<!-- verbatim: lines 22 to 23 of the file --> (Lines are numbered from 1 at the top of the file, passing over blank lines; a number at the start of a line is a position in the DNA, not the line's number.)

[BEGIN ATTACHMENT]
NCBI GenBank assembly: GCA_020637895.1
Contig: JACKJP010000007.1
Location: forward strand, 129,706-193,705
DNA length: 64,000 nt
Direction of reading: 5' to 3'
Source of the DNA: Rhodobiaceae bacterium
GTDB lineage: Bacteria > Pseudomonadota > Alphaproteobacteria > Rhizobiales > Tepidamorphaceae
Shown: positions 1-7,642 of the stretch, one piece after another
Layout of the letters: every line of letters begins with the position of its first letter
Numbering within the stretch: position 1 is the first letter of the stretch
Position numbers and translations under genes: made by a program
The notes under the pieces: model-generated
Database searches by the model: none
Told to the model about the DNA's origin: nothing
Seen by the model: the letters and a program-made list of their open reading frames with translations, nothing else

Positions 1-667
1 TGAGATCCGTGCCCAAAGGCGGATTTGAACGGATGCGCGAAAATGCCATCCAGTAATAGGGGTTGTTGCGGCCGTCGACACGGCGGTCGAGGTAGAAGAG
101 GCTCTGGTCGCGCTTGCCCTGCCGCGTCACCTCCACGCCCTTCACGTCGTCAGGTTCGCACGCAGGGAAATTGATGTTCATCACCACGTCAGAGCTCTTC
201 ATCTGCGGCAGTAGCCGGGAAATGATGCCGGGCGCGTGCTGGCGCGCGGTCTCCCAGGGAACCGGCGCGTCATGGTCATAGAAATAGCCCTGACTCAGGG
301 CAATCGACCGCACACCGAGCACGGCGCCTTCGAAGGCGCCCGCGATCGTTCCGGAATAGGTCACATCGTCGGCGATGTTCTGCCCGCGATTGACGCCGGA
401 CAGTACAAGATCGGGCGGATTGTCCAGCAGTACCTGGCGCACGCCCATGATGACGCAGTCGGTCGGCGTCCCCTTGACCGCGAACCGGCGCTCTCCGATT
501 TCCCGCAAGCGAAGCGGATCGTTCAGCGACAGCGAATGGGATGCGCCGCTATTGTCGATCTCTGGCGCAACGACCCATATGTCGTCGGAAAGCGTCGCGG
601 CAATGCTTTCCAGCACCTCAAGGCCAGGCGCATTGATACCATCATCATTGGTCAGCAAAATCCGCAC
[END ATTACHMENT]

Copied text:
501 TCCCGCAAGCGAAGCGGATCGTTCAGCGACAGCGAATGGGATGCGCCGCTATTGTCGATCTCTGGCGCAACGACCCATATGTCGTCGGAAAGCGTCGCGG
601 CAATGCTTTCCAGCACCTCAAGGCCAGGCGCATTGATACCATCATCATTGGTCAGCAAAATCCGCAC